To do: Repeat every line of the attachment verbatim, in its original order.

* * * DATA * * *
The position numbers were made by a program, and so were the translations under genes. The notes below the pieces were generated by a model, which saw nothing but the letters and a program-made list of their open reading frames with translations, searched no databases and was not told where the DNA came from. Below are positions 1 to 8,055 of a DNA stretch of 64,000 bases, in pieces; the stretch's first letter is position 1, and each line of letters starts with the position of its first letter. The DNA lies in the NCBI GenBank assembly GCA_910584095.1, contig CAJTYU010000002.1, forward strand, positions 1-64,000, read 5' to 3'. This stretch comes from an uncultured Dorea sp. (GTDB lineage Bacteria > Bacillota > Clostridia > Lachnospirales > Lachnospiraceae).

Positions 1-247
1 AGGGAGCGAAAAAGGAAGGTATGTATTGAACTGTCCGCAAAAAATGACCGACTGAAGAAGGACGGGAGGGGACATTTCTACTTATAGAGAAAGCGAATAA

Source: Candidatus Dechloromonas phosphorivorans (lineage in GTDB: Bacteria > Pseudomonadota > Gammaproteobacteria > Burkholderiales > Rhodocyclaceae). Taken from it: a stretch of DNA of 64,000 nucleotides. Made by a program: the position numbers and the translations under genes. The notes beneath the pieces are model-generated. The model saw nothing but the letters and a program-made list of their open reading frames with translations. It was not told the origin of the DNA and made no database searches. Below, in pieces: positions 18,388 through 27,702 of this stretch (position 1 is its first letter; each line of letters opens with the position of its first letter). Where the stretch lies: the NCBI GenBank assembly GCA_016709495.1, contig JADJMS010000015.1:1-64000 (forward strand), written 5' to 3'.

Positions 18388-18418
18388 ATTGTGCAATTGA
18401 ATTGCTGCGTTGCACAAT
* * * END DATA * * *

The position numbers were made by a program, and so were the translations under genes. The notes below the pieces were generated by a model, which saw nothing but the letters and a program-made list of their open reading frames with translations, searched no databases and was not told where the DNA came from. Below are positions 1 to 8,055 of a DNA stretch of 64,000 bases, in pieces; the stretch's first letter is position 1, and each line of letters starts with the position of its first letter. The DNA lies in the NCBI GenBank assembly GCA_910584095.1, contig CAJTYU010000002.1, forward strand, positions 1-64,000, read 5' to 3'. This stretch comes from an uncultured Dorea sp. (GTDB lineage Bacteria > Bacillota > Clostridia > Lachnospirales > Lachnospiraceae).

Positions 1-247
1 AGGGAGCGAAAAAGGAAGGTATGTATTGAACTGTCCGCAAAAAATGACCGACTGAAGAAGGACGGGAGGGGACATTTCTACTTATAGAGAAAGCGAATAA

Source: Candidatus Dechloromonas phosphorivorans (lineage in GTDB: Bacteria > Pseudomonadota > Gammaproteobacteria > Burkholderiales > Rhodocyclaceae). Taken from it: a stretch of DNA of 64,000 nucleotides. Made by a program: the position numbers and the translations under genes. The notes beneath the pieces are model-generated. The model saw nothing but the letters and a program-made list of their open reading frames with translations. It was not told the origin of the DNA and made no database searches. Below, in pieces: positions 18,388 through 27,702 of this stretch (position 1 is its first letter; each line of letters opens with the position of its first letter). Where the stretch lies: the NCBI GenBank assembly GCA_016709495.1, contig JADJMS010000015.1:1-64000 (forward strand), written 5' to 3'.

Positions 18388-18418
18388 ATTGTGCAATTGA
18401 ATTGCTGCGTTGCACAAT